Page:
Telex (band)

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Telex
Eurovision Song Contest 1980 - Telex.jpg
Telex at a rehearsal for the Eurovision Song Contest 1980
Background information
Origin Brussels, Belgium
Genres Electronic, avant-garde, dance, experimental, house, electro, synthpop, new wave, disco, post-disco
Years active 1978–2006, 2009
(hiatus in new music
between 1989–2005)[1]
Labels RKM
Disques Vogue
Virgin Records
Sire/Warner Bros. Records
Atlantic Records
EMI Records
Alfa Records
Website Official Web site
Past members
Notable instruments
Moog synthesizer
Roland TR-808

Telex was a Belgian synthpop group formed in 1978 by Marc Moulin, Dan Lacksman and Michel Moers, with the intention of "making something really European, different from rock, without guitar — and the idea was electronic music."[2]

History[edit]

In 1979, mixing the aesthetics of disco, punk and experimental electronic music, they released a stripped-down synthesized cover version of "Twist à St. Tropez" by Les Chats Sauvages. They followed up with an ultra-slow cover of "Rock Around the Clock", a relaxed and dispassionate version of Plastic Bertrand's punk song "Ça Plane Pour Moi", and a mechanical cover of "Dance to the Music", originally by Sly Stone. Telex built its music entirely from electronic instruments, employing joyously irreverent humor. The group's debut album, Looking for Saint Tropez, featured the worldwide hit single "Moskow Diskow".

In 1980, Telex's manager asked the group to enter the Eurovision Song Contest. The group entered and were eventually sent to the finals, although they apparently hoped to come in last.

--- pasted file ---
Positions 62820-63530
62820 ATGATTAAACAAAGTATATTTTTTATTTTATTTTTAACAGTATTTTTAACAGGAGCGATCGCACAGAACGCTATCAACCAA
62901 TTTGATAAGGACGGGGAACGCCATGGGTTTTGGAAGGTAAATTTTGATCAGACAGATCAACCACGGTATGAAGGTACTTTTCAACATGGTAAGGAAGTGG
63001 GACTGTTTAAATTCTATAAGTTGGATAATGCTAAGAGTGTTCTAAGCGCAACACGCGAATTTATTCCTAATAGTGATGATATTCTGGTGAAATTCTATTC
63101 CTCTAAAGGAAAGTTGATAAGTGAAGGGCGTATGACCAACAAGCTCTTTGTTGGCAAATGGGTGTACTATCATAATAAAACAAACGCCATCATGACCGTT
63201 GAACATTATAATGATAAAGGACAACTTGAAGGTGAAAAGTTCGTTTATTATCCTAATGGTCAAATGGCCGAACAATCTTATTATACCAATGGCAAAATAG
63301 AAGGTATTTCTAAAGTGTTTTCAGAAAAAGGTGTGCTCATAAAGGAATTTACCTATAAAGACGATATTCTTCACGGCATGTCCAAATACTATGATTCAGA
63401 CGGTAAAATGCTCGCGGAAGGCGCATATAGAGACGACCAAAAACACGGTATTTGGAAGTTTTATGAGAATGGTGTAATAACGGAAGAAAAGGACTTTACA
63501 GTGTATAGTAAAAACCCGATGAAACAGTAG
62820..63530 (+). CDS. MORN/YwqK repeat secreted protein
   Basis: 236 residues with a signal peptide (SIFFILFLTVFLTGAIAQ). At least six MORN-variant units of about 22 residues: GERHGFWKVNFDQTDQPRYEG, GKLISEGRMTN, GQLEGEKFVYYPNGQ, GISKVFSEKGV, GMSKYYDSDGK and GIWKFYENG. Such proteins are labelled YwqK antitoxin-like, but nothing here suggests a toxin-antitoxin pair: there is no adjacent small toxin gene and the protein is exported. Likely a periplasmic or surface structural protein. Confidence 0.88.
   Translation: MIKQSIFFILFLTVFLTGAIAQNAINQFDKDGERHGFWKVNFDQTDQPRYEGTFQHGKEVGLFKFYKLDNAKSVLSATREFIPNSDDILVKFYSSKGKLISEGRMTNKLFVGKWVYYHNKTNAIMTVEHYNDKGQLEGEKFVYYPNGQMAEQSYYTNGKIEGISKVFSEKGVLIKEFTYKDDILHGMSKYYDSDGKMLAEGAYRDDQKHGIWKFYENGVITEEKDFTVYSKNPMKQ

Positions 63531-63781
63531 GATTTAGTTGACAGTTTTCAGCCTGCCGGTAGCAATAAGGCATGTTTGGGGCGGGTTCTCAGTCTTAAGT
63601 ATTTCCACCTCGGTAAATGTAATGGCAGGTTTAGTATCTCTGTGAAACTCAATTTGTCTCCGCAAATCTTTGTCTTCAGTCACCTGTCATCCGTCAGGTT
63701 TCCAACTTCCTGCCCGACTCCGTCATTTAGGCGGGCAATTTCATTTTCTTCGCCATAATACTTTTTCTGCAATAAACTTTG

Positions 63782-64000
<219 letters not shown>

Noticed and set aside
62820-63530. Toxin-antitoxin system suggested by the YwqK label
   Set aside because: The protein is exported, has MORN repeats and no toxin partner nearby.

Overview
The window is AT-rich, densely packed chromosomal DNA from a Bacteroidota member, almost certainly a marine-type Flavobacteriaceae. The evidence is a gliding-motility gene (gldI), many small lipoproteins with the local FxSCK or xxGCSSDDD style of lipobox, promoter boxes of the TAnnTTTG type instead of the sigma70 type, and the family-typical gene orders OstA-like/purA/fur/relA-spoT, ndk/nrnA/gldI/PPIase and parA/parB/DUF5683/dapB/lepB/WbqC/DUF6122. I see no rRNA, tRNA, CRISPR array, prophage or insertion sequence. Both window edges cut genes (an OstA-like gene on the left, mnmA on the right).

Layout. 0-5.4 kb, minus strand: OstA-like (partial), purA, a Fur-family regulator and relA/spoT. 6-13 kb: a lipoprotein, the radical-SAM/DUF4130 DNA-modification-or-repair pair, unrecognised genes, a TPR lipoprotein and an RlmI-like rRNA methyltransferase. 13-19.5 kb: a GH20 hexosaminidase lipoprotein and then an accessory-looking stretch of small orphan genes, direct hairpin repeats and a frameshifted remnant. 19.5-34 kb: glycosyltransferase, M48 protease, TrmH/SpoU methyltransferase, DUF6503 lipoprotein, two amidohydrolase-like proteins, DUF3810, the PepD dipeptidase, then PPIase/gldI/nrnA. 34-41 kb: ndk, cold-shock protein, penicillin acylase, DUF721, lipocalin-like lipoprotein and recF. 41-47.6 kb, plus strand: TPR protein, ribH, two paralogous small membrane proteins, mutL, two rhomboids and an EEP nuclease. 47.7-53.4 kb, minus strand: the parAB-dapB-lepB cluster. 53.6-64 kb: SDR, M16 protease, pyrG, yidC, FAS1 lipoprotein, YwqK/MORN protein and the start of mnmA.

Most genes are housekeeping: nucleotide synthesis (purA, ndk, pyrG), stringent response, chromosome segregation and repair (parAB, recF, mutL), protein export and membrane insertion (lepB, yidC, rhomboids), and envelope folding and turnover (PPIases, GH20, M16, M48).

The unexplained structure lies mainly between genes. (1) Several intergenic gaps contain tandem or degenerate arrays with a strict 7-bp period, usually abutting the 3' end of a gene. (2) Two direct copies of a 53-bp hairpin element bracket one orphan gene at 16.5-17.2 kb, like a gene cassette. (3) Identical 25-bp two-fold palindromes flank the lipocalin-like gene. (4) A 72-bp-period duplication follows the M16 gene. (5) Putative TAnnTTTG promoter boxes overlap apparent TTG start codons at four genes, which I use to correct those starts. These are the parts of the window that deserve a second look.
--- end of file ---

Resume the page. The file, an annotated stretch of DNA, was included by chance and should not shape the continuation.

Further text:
"We had hoped to finish last, but Portugal decided otherwise. We got ten points from them and finished on the 19th spot." - Marc Moulin[3]

The group's song "Euro-Vision" was a cheerful bleepy song with deliberately banal lyrics about the contest itself. The Eurovision audience seemed unsure how to react to the performance, and after the band stopped playing, there was mostly stunned silence with scattered polite applause; Michel Moers took a photograph of the bewildered audience as the band walked off-stage. A sign of the confusion caused by the performance was during the vote-counting with Greece awarding Belgium three points and the announcer thinking that she had misheard the vote and trying to award the points to the Netherlands.

For their third album, Sex, Telex enlisted the US group Sparks to help write the lyrics. However, the band still refused to play live and preferred to remain anonymous—common practice in the techno music artists the group later inspired but, nevertheless, unusual in 1981. The fourth Telex album, Wonderful World, was barely distributed. In 1986, Atlantic Records signed Telex and released the album Looney Tunes in 1988. In 1989, Telex revisited their old tracks and remixed them to resemble house music and other genres then prevalent in electronic pop. The result was Les Rythmes Automatiques, released in 1989.

After a long hiatus, Telex made a comeback in March 2006 with How Do You Dance on EMI Records. It contained five original compositions as well as five covers. The group's last single was a cover of "On the Road Again", originally by Canned Heat. They also produced remixes for other artists' single releases, including "A Pain That I'm Used To" by Depeche Mode and "Minimal" by the Pet Shop Boys.

Following the death of band member Marc Moulin in 2008, the surviving members of the band announced their retirement from making music with the band's final release, a compilation album titled Ultimate.[4]

Discography[edit]

Albums[edit]

Compilations and remix albums[edit]

References[edit]

  1. ^ Telex Official FAQ
  2. ^ Telex Podcast Episode #1 http://www.telex-music.com/audio.html
  3. ^ Telex —The Belgian Pop & Rock Archives
  4. ^ http://www.telex-music.com/home_bis.html
  5. ^ "iTunes". Retrieved 24 October 2012. 
  6. ^ "iTunes". Retrieved 24 October 2012. 
  7. ^ "iTunes". Retrieved 24 October 2012. 
  8. ^ "iTunes". Retrieved 24 October 2012. 
  9. ^ "iTunes". Retrieved 24 October 2012. 
  10. ^ "iTunes". Retrieved 24 October 2012. 

External links[edit]

Preceded by
Micha Marah
with Hey Nana
Belgium in the Eurovision Song Contest
1980
Succeeded by
Emly Starr
with Samson